These novels are practically back-to-back battle scenes, combat scenes, and run-for-your-life scenes, all of which are generated by complex, mysterious, hidden enemies with convoluted conspiracies.  In other words, ripped from the headlines.

Read ALIEN COLLECTIVE during this current election. 

C. J. Cherryh is on Facebook and posts items about current politics, cultural choices, and moral dilemmas.  I KNOW she pays attention to the play of headlines, but digs deeper into the under-currents driving those headlines. 

She has distilled a wide variety of today's World Political Scene -- complete with factions within factions, personality driven "movements" and dynastic considerations fraught with tribal loyalties into the 15th novel in the FOREIGNER series (one of my all-time favorite C. J. Cherryh series.)

FOREIGNER is structured as a series of trilogies, and #15 thus finishes the 5th trilogy, setting up the action for yet another trilogy. It is one ongoing story about one particular character (Bren the translator) and all the humans and native-aliens and aliens-from-another-star that he tries to keep communicating smoothly.

The thematic material is woven from the idea that if we could just communicate, we wouldn't shoot each other so much, maybe. 

In this installment, Bren has to juggle a young alien's desire to have his human friends attend his alien birthday celebration and the adult alien and human political shifts in alliances.  This young alien boy is the son and heir of the ruler of the alien world, and among these aliens (the Atevi) politics is basically done by assassination.

As on Marion Zimmer Bradley's Darkover world, one must make public and legal declaration of intent to assassinate.  But among the Atevi, civilization rests on the Assassin's Guild and its integrity, for the Assassins both authorize assassinations of leaders and carry out both the legal judgement of guilt and the killing itself.

That is a lot of power for one organization, and it clearly wouldn't work well for humans.

Thing is, maybe because of human presence on the alien's world, the ancient method of trusting the Assassins Guild isn't working.

As with Gini Koch's intricate plots-within-plots, infiltrations, spies, turncoats, etc., the Atevi political world is shuddering under the impact of a traitor in a position of power within the Assassin's Guild.  The Guild is not supposed to have a political agenda.  This lone fellow has been using the Guild's unique power to ram through his personal, anti-human agenda for decades and it is now coming to light.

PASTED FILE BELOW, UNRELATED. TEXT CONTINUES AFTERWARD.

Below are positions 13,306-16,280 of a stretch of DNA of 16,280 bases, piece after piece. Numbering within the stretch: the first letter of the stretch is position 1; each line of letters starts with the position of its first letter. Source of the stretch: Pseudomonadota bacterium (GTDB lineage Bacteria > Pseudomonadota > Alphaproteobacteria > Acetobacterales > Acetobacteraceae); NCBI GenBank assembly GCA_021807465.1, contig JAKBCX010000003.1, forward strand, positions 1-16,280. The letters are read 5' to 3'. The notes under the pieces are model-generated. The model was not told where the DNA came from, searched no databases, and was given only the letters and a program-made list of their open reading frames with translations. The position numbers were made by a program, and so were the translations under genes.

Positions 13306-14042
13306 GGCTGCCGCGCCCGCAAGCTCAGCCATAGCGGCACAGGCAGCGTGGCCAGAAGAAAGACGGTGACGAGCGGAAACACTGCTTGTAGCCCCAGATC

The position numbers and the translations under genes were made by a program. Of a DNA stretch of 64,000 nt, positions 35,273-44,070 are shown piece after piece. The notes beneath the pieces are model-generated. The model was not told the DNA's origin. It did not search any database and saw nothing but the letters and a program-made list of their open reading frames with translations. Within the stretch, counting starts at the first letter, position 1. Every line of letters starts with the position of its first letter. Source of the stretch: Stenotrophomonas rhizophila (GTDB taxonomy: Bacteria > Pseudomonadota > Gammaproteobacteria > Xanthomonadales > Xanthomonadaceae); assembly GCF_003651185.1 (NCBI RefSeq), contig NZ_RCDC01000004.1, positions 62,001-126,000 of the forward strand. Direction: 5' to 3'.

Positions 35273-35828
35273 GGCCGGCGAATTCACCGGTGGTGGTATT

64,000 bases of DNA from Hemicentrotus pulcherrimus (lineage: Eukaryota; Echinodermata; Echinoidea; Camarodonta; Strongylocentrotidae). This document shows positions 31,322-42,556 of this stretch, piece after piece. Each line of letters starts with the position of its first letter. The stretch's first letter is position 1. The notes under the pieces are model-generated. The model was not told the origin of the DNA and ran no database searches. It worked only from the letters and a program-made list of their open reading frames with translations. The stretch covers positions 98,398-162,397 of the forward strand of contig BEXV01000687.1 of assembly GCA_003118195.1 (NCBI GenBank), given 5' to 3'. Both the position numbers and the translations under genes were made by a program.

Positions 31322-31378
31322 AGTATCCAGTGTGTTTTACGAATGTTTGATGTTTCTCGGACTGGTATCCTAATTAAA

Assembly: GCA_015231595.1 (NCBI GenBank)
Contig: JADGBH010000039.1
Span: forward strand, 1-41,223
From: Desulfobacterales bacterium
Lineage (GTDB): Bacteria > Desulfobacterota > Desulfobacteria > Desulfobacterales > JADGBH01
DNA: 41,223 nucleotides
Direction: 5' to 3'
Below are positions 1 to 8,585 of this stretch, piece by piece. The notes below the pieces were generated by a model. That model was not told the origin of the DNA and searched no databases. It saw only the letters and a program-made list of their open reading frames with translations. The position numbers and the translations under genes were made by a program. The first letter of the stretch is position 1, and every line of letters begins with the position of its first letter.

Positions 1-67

Hidden agendas "coming to light" (go read up on Saturn transiting the MC of a person's natal chart, and the various transits of Pluto) is a theme etched in high relief in both the ALIEN series and the FOREIGNER series. 

FOREIGNER has less sex, but it is a factor.  Both use procreation and inheretance more than simple sexual attraction to tell the larger story.  Ancestry (and royalty) matters in both these series.  That gives them a Fantasy flavor laced through the serious science.

Now we come to the 26th novel in Chelsea Quinn Yarbro's Historical Vampire epic, The Count Saint-Germain, titled NIGHT PILGRIMS

This one is set in 13th Century Egypt when Christian pilgrims sought holy spots in remote locations in hopes of healing miracles, or sometimes as penance assigned by clergy for spiritual wrong-doing (or sometimes political mus-calculations).

Yes, a historical vampire novel about political calculations. 

The Count travels with a group of such pilgrims.  It is a story of the unraveling and ferreting out of the past, the secrets, the enemies, and the weaknesses of character in each of the travelers.  Ambushes, ordinary hazards, and the peculiar difficulties of being a Vampire in a sun-drenched landscape spice up the action, which is mostly psychological.

These novels are rich and deep in historical FACT (well, maybe not vampire-facts), but succeed as stories because of the pithy character studies.  The entire series is a bit short on plot -- there isn't that much action -- but the portrayal of the Vampire who is essentially immortal (thousands of years old) seems to me to be the most accurate in literature to date. 

The "plot" fails because St. Germain does not "arc" as a character -- he doesn't change as a result of his experiences.  He acts, yes, often in hand-to-hand combat, in heroic deeds, in taking extraordinary risks for the sake of human strangers, in deep understanding of humans around him, in every way a Hero would act. 

But he doesn't change as a result of the consequences of his actions. 

He passes through History, and though he may be part of the Historic Record we now possess, though he may in fact have affected that record, he is not affected by it.

In this installment, we travel through the wastelands of Egypt, but unravel and penetrate the tangled Religion-Politics interface of Europe.  These Pilgrims are seeking absolution FROM something.  That something is the diamond, the treasure, the reader can seek and find.

So the St. Germain series is a perfect example of the exception that proves the rule -- Hollywood insists characters must ARC (and so do most audiences).  But here is a character who does not arc, and this is the 26th book in this series -- widely reviewed, widely lauded, much beloved, (especially by romance readers), and thus a very successful series. 

If you feel compelled to write a character who does not arc -- study these novels carefully.

Jacqueline Lichtenberg